Whatever you decide to pack, the first step is to have a rucksack that is big enough to hold all you want to take without having to jam everything inside and have difficulty getting to it. Happily, there are plenty of options to suit all plans and pockets. Make up your own list based on these ideas.
- Plastic survival bag - you might pack one for years and never use it - that's the nature of insurance.
- First aid kit - adapt the contents to suit yourself not somebody else. It's useful to bear in mind that you may come across other people needing help when you decide what to leave out. It's a good place to keep contact details in case you have an accident.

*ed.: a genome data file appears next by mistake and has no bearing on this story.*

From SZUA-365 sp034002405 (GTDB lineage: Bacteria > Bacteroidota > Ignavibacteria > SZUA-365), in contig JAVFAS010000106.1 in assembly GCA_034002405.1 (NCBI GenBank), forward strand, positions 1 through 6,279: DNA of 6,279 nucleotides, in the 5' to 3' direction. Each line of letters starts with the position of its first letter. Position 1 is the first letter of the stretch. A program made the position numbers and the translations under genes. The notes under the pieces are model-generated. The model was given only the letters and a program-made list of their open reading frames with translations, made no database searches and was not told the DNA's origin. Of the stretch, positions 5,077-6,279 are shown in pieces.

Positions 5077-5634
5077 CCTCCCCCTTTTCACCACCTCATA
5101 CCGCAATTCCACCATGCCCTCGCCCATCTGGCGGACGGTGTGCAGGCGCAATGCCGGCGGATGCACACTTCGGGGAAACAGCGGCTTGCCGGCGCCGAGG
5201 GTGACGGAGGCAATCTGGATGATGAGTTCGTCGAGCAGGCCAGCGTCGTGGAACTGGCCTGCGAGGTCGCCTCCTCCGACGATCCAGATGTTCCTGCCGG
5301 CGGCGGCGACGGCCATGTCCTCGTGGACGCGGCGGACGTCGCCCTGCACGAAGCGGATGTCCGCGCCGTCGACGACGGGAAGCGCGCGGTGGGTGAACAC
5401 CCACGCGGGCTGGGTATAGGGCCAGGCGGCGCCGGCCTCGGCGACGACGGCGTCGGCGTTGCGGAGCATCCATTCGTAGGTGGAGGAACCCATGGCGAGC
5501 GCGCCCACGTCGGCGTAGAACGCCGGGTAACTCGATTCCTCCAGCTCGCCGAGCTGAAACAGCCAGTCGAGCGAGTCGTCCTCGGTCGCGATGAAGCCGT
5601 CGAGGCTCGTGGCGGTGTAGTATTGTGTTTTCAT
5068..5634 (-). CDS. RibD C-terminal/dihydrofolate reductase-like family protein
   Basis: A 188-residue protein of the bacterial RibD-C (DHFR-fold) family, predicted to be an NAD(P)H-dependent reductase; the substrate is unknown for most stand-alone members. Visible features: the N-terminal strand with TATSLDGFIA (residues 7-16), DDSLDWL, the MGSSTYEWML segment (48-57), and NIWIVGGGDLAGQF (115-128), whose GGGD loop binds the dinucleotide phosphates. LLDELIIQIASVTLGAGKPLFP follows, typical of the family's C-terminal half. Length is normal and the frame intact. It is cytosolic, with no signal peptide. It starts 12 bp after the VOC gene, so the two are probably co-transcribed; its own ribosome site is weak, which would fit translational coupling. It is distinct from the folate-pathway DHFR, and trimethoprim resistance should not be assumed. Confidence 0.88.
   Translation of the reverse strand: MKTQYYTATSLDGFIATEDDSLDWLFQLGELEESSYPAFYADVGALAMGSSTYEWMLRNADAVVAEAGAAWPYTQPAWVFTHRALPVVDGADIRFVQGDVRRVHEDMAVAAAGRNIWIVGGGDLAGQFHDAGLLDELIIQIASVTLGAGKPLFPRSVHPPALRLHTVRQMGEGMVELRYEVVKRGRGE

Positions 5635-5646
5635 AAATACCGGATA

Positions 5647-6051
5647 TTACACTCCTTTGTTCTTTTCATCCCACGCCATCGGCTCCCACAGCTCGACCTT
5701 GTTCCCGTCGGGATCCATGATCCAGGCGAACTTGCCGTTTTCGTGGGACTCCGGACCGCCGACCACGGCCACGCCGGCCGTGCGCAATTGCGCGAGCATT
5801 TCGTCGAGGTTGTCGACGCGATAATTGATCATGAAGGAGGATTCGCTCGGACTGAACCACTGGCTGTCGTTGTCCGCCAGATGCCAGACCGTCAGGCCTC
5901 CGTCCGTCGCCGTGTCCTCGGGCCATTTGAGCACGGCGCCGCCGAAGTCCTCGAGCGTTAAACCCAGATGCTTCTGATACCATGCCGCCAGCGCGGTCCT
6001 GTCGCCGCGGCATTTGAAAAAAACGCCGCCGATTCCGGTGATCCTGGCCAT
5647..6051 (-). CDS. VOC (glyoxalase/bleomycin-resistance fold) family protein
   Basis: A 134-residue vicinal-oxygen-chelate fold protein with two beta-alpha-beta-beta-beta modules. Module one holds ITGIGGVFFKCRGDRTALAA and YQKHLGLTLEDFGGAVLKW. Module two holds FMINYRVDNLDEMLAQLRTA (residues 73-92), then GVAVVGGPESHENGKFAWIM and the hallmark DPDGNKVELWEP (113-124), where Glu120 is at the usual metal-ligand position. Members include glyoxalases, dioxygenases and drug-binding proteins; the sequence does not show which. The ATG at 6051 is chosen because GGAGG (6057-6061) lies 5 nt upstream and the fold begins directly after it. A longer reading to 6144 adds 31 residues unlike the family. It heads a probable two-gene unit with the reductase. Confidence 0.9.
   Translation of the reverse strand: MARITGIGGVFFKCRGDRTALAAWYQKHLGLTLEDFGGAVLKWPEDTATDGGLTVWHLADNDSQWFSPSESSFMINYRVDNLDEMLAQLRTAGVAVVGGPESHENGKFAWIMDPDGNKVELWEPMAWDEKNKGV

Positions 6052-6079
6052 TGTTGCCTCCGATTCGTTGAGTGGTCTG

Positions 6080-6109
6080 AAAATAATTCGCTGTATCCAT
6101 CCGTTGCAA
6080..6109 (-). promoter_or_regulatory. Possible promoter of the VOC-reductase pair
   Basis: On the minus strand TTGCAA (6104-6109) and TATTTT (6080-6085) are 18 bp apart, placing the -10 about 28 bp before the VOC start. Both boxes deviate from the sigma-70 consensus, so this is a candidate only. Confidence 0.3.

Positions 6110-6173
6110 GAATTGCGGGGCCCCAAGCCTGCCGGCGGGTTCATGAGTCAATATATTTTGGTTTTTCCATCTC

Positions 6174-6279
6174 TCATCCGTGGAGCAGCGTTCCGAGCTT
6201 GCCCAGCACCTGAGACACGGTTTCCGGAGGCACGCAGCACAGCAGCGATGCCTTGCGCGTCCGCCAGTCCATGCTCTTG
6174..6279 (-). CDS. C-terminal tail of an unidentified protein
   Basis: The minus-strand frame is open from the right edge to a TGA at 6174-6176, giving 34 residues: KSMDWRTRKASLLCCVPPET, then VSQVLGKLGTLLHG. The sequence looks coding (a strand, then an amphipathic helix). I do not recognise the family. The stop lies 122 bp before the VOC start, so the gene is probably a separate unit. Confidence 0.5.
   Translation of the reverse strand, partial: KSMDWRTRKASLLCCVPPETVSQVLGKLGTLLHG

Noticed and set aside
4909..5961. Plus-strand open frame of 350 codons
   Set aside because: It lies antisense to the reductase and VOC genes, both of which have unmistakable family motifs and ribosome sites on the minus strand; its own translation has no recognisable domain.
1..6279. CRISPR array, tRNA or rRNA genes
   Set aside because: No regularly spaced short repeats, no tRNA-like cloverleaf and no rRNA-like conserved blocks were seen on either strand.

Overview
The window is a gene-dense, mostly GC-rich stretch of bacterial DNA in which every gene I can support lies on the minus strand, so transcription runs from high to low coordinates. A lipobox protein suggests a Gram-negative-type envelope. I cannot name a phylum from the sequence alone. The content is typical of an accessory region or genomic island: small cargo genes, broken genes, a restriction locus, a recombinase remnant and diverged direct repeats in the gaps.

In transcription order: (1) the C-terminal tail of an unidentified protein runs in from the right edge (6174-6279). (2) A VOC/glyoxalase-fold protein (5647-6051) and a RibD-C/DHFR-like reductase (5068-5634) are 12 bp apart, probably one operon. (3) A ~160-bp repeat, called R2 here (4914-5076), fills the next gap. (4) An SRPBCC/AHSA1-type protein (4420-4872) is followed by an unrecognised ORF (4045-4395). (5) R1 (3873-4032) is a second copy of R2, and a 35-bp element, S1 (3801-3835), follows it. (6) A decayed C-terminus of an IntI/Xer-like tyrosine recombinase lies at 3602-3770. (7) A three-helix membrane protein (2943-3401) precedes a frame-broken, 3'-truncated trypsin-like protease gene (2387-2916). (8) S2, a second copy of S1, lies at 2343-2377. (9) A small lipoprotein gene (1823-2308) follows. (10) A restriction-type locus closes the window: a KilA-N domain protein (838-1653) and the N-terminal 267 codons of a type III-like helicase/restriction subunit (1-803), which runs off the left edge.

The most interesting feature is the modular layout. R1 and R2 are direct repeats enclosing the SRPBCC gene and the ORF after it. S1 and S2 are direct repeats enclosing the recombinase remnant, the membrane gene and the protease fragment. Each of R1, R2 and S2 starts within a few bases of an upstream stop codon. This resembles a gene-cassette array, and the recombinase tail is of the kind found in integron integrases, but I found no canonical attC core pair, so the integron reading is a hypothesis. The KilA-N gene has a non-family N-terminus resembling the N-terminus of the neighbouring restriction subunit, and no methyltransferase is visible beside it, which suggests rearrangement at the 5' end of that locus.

- Navigation - GPS unit, map and compass should not really be kept in your rucksack but easily accessible As well as knowing how to use them, you'll need to keep them dry in a waterproof case if it's not proofed or laminated.
- Food and drink - as well as lunch or whatever, pack a little extra in case you're delayed. Pack enough water to see you comfortably through the day and drink from it regularly.
- Whistle - useful to summon help (six short blasts in a minute) and letting others needing help that you've heard them (three toots back).
- Torch - a head torch leaves your hands free; signal for help as per the whistle.
- Waterproofs - if not worn, keep them at the top of your rucksack and pack a warm hat and gloves as well. As fleece tops are so light, it does no harm to pack a spare; in winter, packing more warm clothing is important.
- Mobile phone - useful for summoning help but only in a true emergency.
- Camera - whatever you take, keep it handy in a hip belt pouch and protect it from knocks.
- Notebook and pencil - you never know when a stunning insight should be recorded!
Pic credit: Haglöfs